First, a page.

Toys Industries of Europe invited policy makers, professionals, advocacy organisations and representatives of toy manufacturers to an event in the European Parliament during the European Week of Sports in order to advocate for re-inventing it as a European Week of Play and Sports. Parents International was represented by our Director, Eszter Salamon, who could use this opportunity to present the work done in Playfutures, especially the Guidelines for Communication with Parents.
The hosting MEP, Miapetra Kumpala-Natri from Finland emphasised the clear link between well being and the potential of economic growth, thus making a case for play even in an economy-focussed EU. She also highlighted that an early active lifestyle established the same for later in life, thus making the case for active play as a good basis for adult health.
Heidi Sulander, representing the Finnish Presidency of the EU introduced the Finnish approach to sport for children, promoting play and fun rather than competition. She also introduced the priorities of the Presidency in Sports: fighting corruption and safeguarding children – physically as well as preventing bullying, exploitation or any other form of harm.
Juana Willumsen, an expert at the World Health Organisation (WHO) introduced their global initiative to reduce physical inactivity by 10%. This is a reaction to many worrisome recent developments, including a significant growth of childhood obesity in low and middle income countries. According to global data, the 150 active minutes per week moderate activity requirement is not achieved by 1 in 4 adults, while 4 in 5 adolescents do not meet the 60 minute per day requirement.
WHO also developed and published new recommendations on the ideal percentage of physical activity, sleep and sedentary behaviour of children of different ages. This is the publication that was quoted as one ‘banning screen time for young children’, but this is not the case. While they clearly discourage to include time in the day when the child is sitting in front of a screen and not interacting or moving, other activities are welcome. When reading on a screen and discussing with parents, skyping with family members or watching a TV programme that encourages them to imitate and move, the activity is not considered sedentary.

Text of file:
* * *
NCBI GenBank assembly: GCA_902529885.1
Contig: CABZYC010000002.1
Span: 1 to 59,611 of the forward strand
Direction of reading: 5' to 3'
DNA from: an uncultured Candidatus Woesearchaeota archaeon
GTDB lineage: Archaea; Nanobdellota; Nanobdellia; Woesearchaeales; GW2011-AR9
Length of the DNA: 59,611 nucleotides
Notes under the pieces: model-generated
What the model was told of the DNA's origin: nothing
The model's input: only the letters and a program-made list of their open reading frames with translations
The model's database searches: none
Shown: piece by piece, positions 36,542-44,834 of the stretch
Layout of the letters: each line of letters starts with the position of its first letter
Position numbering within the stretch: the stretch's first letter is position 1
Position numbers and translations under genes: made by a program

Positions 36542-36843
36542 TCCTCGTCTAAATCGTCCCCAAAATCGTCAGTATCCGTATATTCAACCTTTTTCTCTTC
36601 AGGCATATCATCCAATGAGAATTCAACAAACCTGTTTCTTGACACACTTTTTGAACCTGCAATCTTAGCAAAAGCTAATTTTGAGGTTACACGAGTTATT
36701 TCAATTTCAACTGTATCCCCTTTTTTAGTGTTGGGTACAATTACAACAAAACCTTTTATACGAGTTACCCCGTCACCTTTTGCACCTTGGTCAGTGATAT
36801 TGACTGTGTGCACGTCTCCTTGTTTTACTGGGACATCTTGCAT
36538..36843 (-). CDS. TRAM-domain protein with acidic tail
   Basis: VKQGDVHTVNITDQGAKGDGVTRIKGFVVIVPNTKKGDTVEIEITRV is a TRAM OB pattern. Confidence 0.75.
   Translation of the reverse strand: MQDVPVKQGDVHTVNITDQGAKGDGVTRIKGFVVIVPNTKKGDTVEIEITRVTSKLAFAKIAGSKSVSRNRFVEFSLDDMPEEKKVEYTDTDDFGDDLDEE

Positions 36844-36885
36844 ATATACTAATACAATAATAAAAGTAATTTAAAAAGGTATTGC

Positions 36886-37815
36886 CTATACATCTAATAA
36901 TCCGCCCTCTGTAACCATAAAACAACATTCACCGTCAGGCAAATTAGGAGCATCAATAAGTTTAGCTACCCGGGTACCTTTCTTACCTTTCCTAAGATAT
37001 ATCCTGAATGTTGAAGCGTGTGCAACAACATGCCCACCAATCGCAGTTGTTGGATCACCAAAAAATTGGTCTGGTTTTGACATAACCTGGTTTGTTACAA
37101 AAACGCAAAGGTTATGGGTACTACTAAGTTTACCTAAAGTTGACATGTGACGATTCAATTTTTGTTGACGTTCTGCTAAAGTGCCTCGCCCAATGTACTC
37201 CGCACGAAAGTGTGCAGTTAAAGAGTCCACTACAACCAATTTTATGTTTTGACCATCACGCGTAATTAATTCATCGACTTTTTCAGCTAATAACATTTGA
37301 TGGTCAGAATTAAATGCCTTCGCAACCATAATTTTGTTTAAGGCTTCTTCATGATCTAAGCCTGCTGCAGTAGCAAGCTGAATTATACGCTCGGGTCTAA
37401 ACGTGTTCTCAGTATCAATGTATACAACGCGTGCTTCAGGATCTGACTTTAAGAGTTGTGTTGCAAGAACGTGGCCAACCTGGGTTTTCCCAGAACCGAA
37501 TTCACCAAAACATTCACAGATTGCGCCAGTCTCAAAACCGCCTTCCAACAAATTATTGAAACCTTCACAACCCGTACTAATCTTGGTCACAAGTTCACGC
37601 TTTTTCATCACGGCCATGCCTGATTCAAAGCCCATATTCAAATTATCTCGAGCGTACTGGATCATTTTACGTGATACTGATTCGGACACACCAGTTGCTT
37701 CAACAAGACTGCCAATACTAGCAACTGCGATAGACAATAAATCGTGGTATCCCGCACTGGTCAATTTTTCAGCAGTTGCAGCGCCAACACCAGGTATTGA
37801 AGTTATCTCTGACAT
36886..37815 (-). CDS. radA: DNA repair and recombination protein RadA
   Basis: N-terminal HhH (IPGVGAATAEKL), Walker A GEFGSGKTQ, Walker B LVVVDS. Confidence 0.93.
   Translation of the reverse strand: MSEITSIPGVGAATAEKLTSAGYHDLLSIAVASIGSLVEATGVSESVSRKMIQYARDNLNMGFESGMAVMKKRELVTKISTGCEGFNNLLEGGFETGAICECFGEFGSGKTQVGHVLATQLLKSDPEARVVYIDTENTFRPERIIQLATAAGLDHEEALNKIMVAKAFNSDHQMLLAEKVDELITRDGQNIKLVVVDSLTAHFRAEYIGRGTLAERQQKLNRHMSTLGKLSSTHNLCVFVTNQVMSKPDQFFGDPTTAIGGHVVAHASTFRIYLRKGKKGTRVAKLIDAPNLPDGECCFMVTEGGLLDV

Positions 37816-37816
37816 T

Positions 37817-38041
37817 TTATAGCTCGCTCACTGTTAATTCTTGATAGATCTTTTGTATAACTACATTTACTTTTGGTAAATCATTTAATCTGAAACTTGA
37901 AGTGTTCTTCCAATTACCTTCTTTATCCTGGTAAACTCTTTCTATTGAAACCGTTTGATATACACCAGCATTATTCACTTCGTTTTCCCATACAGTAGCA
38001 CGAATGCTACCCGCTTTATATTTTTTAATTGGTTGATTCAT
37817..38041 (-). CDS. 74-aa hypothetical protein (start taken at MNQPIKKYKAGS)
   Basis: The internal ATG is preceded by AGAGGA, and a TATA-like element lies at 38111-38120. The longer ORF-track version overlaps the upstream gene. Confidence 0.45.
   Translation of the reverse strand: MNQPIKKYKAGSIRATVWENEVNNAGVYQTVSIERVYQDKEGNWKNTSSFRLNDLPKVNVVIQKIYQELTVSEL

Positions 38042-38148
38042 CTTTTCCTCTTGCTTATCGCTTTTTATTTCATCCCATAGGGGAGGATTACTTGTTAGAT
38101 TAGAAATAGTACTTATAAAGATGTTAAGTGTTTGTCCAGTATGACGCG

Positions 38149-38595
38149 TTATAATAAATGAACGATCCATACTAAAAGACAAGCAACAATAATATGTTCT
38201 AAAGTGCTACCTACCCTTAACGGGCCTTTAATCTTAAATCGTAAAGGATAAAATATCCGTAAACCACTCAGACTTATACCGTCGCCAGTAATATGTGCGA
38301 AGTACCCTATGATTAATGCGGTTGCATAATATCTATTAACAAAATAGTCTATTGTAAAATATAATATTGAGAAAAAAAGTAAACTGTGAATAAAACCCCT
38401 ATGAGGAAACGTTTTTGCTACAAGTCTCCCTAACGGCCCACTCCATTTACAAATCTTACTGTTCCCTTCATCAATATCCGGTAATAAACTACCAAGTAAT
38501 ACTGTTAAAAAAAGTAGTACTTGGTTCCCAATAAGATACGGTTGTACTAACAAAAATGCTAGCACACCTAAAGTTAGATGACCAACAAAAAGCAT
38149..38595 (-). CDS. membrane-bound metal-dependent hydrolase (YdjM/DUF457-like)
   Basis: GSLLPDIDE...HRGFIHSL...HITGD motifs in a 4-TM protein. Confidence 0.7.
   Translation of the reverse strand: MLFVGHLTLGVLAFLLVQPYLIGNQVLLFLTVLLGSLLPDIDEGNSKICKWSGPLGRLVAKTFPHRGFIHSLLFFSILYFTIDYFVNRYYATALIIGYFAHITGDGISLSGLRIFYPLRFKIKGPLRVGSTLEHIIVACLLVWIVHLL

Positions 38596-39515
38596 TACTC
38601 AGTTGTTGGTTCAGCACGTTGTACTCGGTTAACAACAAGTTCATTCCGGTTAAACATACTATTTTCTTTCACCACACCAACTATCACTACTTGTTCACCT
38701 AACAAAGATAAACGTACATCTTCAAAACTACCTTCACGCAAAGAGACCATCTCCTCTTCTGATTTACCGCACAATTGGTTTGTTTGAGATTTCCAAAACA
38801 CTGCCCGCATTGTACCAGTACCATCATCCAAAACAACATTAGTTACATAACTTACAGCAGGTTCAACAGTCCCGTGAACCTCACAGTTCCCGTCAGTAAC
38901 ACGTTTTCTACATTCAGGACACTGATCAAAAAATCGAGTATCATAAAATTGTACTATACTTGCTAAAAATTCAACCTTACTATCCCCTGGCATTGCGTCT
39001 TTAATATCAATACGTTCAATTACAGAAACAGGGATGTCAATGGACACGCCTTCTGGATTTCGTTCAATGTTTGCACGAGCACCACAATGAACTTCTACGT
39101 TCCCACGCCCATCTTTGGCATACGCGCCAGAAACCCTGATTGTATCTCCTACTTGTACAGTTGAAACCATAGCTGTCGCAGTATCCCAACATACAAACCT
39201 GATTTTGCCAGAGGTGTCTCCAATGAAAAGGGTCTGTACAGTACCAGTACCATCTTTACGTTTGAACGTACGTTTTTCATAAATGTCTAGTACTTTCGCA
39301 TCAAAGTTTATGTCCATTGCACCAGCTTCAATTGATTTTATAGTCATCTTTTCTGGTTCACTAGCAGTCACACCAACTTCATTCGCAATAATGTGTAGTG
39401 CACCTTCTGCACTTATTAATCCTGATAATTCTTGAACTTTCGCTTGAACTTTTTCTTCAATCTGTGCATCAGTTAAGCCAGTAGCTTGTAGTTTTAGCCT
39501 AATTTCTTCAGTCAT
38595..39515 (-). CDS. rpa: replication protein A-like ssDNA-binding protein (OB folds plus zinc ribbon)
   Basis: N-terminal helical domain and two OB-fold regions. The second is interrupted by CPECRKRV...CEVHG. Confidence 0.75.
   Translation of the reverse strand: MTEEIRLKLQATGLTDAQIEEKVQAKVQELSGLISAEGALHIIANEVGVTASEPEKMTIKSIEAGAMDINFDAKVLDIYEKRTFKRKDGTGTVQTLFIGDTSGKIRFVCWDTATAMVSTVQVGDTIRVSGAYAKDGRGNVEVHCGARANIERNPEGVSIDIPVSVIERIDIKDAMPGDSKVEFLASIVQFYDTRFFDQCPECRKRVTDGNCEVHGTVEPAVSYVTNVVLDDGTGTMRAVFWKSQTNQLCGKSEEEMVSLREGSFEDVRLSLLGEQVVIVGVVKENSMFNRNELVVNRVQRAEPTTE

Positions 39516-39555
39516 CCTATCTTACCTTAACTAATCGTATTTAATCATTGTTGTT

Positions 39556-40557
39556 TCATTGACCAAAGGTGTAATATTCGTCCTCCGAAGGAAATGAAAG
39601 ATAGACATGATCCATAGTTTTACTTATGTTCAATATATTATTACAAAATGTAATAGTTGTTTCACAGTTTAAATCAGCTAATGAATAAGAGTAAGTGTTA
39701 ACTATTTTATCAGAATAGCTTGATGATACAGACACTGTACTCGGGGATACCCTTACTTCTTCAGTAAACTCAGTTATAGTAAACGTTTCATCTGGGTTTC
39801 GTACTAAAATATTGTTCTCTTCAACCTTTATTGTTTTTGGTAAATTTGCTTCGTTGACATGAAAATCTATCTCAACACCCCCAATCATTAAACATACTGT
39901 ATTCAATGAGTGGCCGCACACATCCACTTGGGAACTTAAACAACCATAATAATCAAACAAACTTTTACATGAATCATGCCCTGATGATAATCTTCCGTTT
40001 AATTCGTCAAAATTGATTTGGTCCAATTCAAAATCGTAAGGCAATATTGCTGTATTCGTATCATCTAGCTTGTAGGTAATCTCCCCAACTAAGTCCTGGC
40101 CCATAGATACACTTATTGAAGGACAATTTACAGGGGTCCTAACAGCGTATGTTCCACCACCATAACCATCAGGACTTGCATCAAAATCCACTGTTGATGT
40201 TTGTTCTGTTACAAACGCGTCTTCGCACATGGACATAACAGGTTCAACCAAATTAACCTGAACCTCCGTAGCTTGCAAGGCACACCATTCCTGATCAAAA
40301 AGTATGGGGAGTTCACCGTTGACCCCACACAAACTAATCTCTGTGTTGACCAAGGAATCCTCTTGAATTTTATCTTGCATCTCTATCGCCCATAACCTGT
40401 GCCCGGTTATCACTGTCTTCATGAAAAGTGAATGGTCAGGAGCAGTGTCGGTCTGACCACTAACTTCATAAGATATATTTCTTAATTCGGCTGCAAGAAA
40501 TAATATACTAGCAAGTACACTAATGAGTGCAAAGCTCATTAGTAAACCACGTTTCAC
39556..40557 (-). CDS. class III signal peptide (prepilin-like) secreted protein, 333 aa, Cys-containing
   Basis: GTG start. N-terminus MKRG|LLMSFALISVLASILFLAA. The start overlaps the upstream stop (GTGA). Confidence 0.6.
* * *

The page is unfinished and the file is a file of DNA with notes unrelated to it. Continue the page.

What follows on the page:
WHO has also published guidelines for nurturing care for Early Childhood Development. They are also aiming at shaping family habits of play to encourage becoming more active physically. There will be new guidelines published on safe risk-taking as being risk-adverse is one of the reasons why parents often prevent their children’s physical activity.
Amanda Gummer from Fundamentally Children, a research consultancy organisation presented ther play pyramid model to help finding a balance of different playful activities. She claimed they are missing a link between free/imaginative/social play and learning in their own research. In their experience parents acknowledge play as being useful for exploring personals interests and talents. With regards to outdoor play parents’ main fears are around safety (risk of abduction) and traffic. While the latter is a well-founded fear as traffic has increased in the past decades, the former is unfunded. While media boosts such cases, the world, especially living anywhere in Europe has never been safer for children. In this field there is a need to educate parents, but urban design initiatives are also important.
In their model, indoor play is not low down the play pyramid. They have also emphasised benefits of screen-based play especially in the field of intergenerational learning and accessibility. She also emphasised how important parent well-being is for being a good parent, namely that parents understand their own needs.
The representative of COFACE questioned the fact that play deprivation is becoming a growing phenomenon in Europe, while there is ample research proving it.